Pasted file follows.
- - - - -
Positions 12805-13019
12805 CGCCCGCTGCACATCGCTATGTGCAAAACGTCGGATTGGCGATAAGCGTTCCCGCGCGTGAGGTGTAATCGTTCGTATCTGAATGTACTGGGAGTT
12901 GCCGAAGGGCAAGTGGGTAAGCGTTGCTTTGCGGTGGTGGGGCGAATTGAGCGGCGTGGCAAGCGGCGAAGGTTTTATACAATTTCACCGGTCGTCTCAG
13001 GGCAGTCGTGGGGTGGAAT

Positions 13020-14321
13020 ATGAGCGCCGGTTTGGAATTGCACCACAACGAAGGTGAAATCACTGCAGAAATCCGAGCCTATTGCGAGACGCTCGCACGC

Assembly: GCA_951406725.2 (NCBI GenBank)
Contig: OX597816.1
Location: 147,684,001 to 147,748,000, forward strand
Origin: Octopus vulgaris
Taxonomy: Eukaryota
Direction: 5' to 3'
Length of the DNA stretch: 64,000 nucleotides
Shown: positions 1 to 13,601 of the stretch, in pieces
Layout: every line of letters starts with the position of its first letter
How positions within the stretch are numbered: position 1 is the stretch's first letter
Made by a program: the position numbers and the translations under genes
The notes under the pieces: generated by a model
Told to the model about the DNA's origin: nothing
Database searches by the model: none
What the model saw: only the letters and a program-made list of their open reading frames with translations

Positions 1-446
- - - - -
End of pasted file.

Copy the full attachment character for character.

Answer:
Positions 12805-13019
12805 CGCCCGCTGCACATCGCTATGTGCAAAACGTCGGATTGGCGATAAGCGTTCCCGCGCGTGAGGTGTAATCGTTCGTATCTGAATGTACTGGGAGTT
12901 GCCGAAGGGCAAGTGGGTAAGCGTTGCTTTGCGGTGGTGGGGCGAATTGAGCGGCGTGGCAAGCGGCGAAGGTTTTATACAATTTCACCGGTCGTCTCAG
13001 GGCAGTCGTGGGGTGGAAT

Positions 13020-14321
13020 ATGAGCGCCGGTTTGGAATTGCACCACAACGAAGGTGAAATCACTGCAGAAATCCGAGCCTATTGCGAGACGCTCGCACGC

Assembly: GCA_951406725.2 (NCBI GenBank)
Contig: OX597816.1
Location: 147,684,001 to 147,748,000, forward strand
Origin: Octopus vulgaris
Taxonomy: Eukaryota
Direction: 5' to 3'
Length of the DNA stretch: 64,000 nucleotides
Shown: positions 1 to 13,601 of the stretch, in pieces
Layout: every line of letters starts with the position of its first letter
How positions within the stretch are numbered: position 1 is the stretch's first letter
Made by a program: the position numbers and the translations under genes
The notes under the pieces: generated by a model
Told to the model about the DNA's origin: nothing
Database searches by the model: none
What the model saw: only the letters and a program-made list of their open reading frames with translations

Positions 1-446